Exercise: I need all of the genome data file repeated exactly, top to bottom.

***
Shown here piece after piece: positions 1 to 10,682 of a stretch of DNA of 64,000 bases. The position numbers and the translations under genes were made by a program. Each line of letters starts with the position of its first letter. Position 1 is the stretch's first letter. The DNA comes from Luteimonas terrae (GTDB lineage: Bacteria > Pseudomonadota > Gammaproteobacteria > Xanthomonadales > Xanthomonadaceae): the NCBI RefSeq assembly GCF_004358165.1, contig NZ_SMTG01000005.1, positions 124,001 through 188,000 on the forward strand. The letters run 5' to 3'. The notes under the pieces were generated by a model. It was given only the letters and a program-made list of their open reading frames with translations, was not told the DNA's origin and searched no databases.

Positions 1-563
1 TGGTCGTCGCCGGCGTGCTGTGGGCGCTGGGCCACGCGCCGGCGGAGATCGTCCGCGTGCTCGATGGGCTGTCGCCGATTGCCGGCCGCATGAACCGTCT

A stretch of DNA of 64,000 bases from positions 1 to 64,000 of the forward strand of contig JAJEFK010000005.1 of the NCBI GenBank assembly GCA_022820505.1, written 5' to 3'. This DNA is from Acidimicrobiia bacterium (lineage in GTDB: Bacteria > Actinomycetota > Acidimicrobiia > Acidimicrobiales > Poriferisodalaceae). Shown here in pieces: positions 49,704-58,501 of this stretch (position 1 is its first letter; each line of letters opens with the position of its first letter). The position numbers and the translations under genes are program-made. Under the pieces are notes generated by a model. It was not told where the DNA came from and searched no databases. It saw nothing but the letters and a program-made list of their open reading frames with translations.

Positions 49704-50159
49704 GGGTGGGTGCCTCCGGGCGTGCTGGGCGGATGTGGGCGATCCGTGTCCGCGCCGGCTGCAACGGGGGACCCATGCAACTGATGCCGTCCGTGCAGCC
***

Shown here piece after piece: positions 1 to 10,682 of a stretch of DNA of 64,000 bases. The position numbers and the translations under genes were made by a program. Each line of letters starts with the position of its first letter. Position 1 is the stretch's first letter. The DNA comes from Luteimonas terrae (GTDB lineage: Bacteria > Pseudomonadota > Gammaproteobacteria > Xanthomonadales > Xanthomonadaceae): the NCBI RefSeq assembly GCF_004358165.1, contig NZ_SMTG01000005.1, positions 124,001 through 188,000 on the forward strand. The letters run 5' to 3'. The notes under the pieces were generated by a model. It was given only the letters and a program-made list of their open reading frames with translations, was not told the DNA's origin and searched no databases.

Positions 1-563
1 TGGTCGTCGCCGGCGTGCTGTGGGCGCTGGGCCACGCGCCGGCGGAGATCGTCCGCGTGCTCGATGGGCTGTCGCCGATTGCCGGCCGCATGAACCGTCT

A stretch of DNA of 64,000 bases from positions 1 to 64,000 of the forward strand of contig JAJEFK010000005.1 of the NCBI GenBank assembly GCA_022820505.1, written 5' to 3'. This DNA is from Acidimicrobiia bacterium (lineage in GTDB: Bacteria > Actinomycetota > Acidimicrobiia > Acidimicrobiales > Poriferisodalaceae). Shown here in pieces: positions 49,704-58,501 of this stretch (position 1 is its first letter; each line of letters opens with the position of its first letter). The position numbers and the translations under genes are program-made. Under the pieces are notes generated by a model. It was not told where the DNA came from and searched no databases. It saw nothing but the letters and a program-made list of their open reading frames with translations.

Positions 49704-50159
49704 GGGTGGGTGCCTCCGGGCGTGCTGGGCGGATGTGGGCGATCCGTGTCCGCGCCGGCTGCAACGGGGGACCCATGCAACTGATGCCGTCCGTGCAGCC